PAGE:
Use a hyphen

Hyphen (-)

■ Use a hyphen whenever two or more words are joined together to serve as an adjective directly before a noun (unless the first word ends in -ly). → The well-regarded teacher was honored for his exceptionally hard work and dedication.
■ Use a hyphen when writing out fractions and compound numbers. → I spent one-third of my allowance on books and DVDs.
■ Use a hyphen with compound nouns. → My sister-in-law works at the local mall.

English to the Max: 1, 200 Practice Questions That Will Maximize Your English Power, Learning Express LLC, 2008, p.7


Creating words from nothing is comparatively rare. Most words are made from other words, for example, by combining whole words or word parts.

John Algeo, The Origins and Development of the English Language, 6th ed., Wadsworth, 2009, p.227

Scraps of conversation come back to me with the memory of her room. I remember her saying: ‘When I was a girl we were comparatively poor, but still richer than most of the world, and when I married I became very rich. It used to worry me, and I thought it wrong to have so many beautiful things when others had nothing. Now I realize that it is possible for the rich to sin by coveting the privileges of the poor. The poor have always been the favourites of God and his saints, but I believe that it is one of the special achievements of Grace to sanctify the whole of life, riches included. Wealth in pagan Rome was necessarily something cruel; it’s not any more.’

Evelyn Waugh, Brideshead Revisited, 1945

a dozen examples

(In a List of Beauty Recipes) 5. An infallible wrinkle-remover. 6. A superfluous hair-remover (i.e. a hair-remover that no-one wants). / The financial record of the Lloyd George-Winston Churchill Government (i.e. of the Government composed of Lloyd, Churchill, & George Winston). / Mr Scott Dickson, the ex-Tory Solicitor-General for Scotland (i.e. the Solicitor-General who formerly was but no longer is a Tory). / The Unionist Housing of the Working-Classes Bill was read a second time yesterday (i. e. the way the Unionists house the Working-Classes Bill; poor ill-housed Billy!). / Grieving, as a Nonconformist, over the sins of his fellow-Free Churchmen (i.e. of his Churchmen who are unhampered by companions). / (Heading) PEACE MEETING RIOT (i.e. the way peace deals with riot; what is meant is riot at a peace-meeting). / Even the most bigoted anti-trade unionist (i.e. the unionist who is most opposed to trade). / The Chancello, plans to reconstruct the Billow (Conservative-National-Liberal) Block (i.e. that of Conservatives, Nationals, & Liberals; what is meant is that of the Conservatives & the National Liberals). / Last April the Acting-British Consul at Shiraz was attacked (i.e. the Consul who was pretending to be British). / And Sir Henniker-Heaton is more fortunate than many of those who cry in the wilderness (If Henniker is Christian name, no hyphen; if it is surname, a Christian name is wanted; see hon.). / If lay-writers can publish what they please, are naval officers to remain compulsorily silent? (i.e. writers of lays). / (A Reichstag party) intent on introducing an anti-English & strong Navy agitation into the elections (i.e. a strong agitation about the Navy; but what is meant is an agitation for a strong Navy).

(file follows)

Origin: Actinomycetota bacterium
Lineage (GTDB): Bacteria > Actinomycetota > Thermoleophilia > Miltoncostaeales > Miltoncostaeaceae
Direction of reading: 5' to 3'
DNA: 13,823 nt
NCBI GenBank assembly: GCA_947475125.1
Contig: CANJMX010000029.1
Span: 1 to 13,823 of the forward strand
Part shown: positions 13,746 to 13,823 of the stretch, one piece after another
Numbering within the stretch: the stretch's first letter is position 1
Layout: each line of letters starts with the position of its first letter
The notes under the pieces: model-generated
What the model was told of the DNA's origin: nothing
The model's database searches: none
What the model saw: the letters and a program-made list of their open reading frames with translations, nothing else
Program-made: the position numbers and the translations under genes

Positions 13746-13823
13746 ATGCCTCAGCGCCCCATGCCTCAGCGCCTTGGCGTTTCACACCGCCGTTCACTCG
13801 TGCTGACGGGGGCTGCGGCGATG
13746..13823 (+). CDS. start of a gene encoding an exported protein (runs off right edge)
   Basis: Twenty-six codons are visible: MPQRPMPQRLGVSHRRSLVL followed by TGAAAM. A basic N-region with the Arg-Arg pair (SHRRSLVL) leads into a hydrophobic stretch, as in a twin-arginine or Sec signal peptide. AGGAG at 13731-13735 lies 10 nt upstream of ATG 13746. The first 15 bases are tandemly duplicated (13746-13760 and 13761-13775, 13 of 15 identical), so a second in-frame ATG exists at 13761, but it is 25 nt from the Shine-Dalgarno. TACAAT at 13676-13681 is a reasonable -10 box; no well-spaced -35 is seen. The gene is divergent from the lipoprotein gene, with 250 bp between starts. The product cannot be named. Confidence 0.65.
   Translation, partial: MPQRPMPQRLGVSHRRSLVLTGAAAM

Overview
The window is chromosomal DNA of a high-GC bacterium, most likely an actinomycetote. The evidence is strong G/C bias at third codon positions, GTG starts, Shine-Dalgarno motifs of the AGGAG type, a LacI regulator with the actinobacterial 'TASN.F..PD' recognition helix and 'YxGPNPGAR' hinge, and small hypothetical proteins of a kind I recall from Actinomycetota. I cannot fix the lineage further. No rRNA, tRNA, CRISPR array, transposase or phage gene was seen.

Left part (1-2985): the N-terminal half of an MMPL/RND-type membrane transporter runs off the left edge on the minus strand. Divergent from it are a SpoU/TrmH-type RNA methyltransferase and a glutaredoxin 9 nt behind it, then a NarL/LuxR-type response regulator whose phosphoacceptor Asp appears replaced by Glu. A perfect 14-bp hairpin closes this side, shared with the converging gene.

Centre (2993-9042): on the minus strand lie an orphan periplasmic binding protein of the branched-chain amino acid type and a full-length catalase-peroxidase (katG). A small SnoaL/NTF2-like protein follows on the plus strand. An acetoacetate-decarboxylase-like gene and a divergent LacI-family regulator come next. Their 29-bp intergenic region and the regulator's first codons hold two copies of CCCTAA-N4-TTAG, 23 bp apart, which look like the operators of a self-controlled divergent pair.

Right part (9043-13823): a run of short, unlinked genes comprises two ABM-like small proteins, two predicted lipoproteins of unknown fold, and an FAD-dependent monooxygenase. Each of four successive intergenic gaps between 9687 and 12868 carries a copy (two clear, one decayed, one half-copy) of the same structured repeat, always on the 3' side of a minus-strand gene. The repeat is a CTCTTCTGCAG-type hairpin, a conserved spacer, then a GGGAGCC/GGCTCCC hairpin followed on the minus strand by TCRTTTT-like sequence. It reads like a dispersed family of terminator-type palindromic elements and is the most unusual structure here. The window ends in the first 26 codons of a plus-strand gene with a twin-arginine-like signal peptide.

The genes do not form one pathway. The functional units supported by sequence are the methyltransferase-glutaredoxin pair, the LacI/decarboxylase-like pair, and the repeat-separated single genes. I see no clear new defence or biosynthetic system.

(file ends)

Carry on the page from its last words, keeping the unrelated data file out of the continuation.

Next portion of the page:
H. W. Fowler, A Dictionary of Modern English Usage, Oxford University Press, 1926; the classic first edition, 2009, pp.243-244.

Continue reading


banyan [17] Banyan originally meant ‘Hindu trader’. It is an arabization of Gujarati vāniyān ‘traders’, which comes ultimately from Sanskrit vanija ‘merchant’ (the Portuguese version, banian, produced an alternative English spelling). When European travellers first visited Bandar Abbas, a port on the Persian Gulf, they found there a pagoda which the banyans had built in the shade of a large Indian fig tree. They immediately applied the name banyan to this particular tree, and the term later widened to include all such trees.

John Ayto, Word Origins: The Secret histories of English Words from A to Z, 2nd ed. (A & C Black, 2005)